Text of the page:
blog, articles & publications

Coronavirus / COVID-19 :: Update - Municipal Meeting Issues in Michigan

On March 18, 2020, Governor Whitmer issued Executive Order No. 2020-15 (the “EO”) addressing virtual meetings of public bodies under the Michigan Open Meetings Act, PA 267 of 1976, as amended (the “OMA”). In part, the EO states that “to the extent that the [… OMA] requires that a meeting of a public body be held in a physical place available to the general public or requires the physical presence of one or more members of a public body, strict compliance with section 3 of the OMA, MCL 15.263, is temporarily suspended in order to alleviate any such physical-place or physical-presence requirements [….]” The EO goes on to specify the manner in which public bodies may conduct virtual meetings (i.e., via video conference, teleconference, etc.). The EO only addresses public meetings held between March 18, 2020 and April 15, 2020. To address specific meeting procedures, municipalities are encouraged work with their attorneys.   Read More

Coronavirus / COVID-19 :: Michigan General Law Township Considerations

Unlike home rule cities and charter townships, general law townships (hereafter, “townships”) do not have charters, and the authority of a general law township supervisor is largely limited to what is expressly authorized by state statute or the township board. Because of this, much of a township’s emergency response will require action by the township board which “may adopt ordinances regulating the public health, safety, and general welfare of persons and property [….]” MCL 41.181. This can be somewhat counter intuitive because a township supervisor is often viewed as the executive head of the township and may be presumed to have the authority similar to that of a home rule city mayor or a charter township supervisor.   Read More

Coronavirus / COVID-19 :: New Assembly and Meeting Limits in Michigan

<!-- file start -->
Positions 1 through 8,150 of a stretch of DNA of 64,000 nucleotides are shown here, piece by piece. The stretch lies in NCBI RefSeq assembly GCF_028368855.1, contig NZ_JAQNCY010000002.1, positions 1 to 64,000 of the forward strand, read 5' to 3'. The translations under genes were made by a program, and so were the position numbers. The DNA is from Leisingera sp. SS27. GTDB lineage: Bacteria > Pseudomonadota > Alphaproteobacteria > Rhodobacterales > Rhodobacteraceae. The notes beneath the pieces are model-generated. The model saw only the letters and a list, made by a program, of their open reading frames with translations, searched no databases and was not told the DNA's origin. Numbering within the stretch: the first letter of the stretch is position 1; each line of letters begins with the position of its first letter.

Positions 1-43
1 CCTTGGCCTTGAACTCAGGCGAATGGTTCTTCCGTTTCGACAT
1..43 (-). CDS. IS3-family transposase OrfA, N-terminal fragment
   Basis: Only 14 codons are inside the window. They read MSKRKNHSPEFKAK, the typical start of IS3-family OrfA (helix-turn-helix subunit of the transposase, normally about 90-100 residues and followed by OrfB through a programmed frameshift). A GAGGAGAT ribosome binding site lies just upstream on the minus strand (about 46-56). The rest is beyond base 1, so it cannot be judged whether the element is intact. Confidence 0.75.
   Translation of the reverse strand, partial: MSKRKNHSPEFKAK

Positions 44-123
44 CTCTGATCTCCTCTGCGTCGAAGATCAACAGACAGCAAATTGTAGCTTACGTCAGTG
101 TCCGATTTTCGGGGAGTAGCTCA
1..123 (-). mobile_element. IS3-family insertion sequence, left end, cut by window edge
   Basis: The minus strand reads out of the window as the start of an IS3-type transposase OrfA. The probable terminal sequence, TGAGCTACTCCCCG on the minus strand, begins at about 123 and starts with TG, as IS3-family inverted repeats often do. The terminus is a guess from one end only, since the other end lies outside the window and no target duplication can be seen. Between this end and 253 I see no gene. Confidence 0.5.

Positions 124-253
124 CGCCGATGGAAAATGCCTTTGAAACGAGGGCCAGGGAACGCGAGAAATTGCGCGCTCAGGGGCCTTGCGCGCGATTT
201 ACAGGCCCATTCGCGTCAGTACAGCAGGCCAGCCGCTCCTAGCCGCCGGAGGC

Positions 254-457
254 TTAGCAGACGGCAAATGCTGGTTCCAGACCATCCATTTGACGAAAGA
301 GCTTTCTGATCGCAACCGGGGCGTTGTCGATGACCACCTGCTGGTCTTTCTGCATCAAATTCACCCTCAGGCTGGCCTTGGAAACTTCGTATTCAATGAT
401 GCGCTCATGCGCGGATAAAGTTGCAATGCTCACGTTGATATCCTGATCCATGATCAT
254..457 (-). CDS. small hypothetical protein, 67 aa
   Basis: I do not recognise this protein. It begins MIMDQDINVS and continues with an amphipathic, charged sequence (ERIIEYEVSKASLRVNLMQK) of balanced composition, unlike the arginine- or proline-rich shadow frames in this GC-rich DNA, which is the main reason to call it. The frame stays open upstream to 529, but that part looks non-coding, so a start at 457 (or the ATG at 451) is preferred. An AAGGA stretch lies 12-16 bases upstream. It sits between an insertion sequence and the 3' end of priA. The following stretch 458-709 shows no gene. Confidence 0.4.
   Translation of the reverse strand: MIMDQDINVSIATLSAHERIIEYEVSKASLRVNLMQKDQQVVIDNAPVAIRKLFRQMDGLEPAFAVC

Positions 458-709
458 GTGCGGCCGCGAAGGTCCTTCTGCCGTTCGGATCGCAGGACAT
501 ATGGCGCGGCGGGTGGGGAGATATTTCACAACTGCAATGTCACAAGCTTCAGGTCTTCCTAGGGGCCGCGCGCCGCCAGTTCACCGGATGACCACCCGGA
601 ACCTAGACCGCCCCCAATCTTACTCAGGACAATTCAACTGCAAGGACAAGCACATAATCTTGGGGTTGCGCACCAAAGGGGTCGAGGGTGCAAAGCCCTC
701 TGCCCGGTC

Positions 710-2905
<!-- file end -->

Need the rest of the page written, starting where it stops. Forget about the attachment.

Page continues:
On March 16, 2020, Governor Whitmer issued Executive Order 2020-11 (the “EO”). Subject to some exceptions, the EO prohibits “all assemblages of more than 50 people in a single indoor shared space and all events of more than 50 people […].” Violation of the EO is misdemeanor.   Read More

Coronavirus / COVID-19 :: Municipal Meeting Issues in Michigan

On March 13, 2020, Governor Whitmer issued Executive Directive No. 2020-2 (the “Directive”). In part, the Directive provided:   Read More

Municipal Coronavirus Policies

Everyone hopes that the coronavirus will not be widespread in Michigan or, if it is, that it will be relatively mild and manageable.  Nevertheless, it would be prudent for Michigan municipalities (including cities, villages and townships) to adopt municipal rules for office, public gatherings on municipal property and similar venues.  Such a policy could include provisions such as when municipal office personnel should stay at home, how and when municipal meetings should be cancelled, rules regarding large gatherings in municipal buildings, parks or other public spaces and similar matters.  Of course, it would be best to have such formal policies and rules in place before the coronavirus is prevalent in your area of Michigan, if that occurs.  Our firm can help municipalities with the drafting and adoption of such coronavirus policies and rules.    Read More